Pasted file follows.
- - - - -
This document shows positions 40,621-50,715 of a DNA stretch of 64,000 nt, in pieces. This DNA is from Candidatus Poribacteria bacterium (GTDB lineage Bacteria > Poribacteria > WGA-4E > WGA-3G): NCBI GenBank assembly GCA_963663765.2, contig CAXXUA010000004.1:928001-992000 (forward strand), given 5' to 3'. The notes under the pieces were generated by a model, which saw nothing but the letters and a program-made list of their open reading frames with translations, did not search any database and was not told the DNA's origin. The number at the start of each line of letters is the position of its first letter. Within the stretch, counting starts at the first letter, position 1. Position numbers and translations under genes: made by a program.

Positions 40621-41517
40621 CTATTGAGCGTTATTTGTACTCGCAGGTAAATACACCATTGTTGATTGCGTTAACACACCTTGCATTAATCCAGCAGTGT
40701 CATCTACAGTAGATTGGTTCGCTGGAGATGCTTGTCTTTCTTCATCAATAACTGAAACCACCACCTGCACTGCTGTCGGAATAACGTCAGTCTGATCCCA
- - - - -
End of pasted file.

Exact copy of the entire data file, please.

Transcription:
This document shows positions 40,621-50,715 of a DNA stretch of 64,000 nt, in pieces. This DNA is from Candidatus Poribacteria bacterium (GTDB lineage Bacteria > Poribacteria > WGA-4E > WGA-3G): NCBI GenBank assembly GCA_963663765.2, contig CAXXUA010000004.1:928001-992000 (forward strand), given 5' to 3'. The notes under the pieces were generated by a model, which saw nothing but the letters and a program-made list of their open reading frames with translations, did not search any database and was not told the DNA's origin. The number at the start of each line of letters is the position of its first letter. Within the stretch, counting starts at the first letter, position 1. Position numbers and translations under genes: made by a program.

Positions 40621-41517
40621 CTATTGAGCGTTATTTGTACTCGCAGGTAAATACACCATTGTTGATTGCGTTAACACACCTTGCATTAATCCAGCAGTGT
40701 CATCTACAGTAGATTGGTTCGCTGGAGATGCTTGTCTTTCTTCATCAATAACTGAAACCACCACCTGCACTGCTGTCGGAATAACGTCAGTCTGATCCCA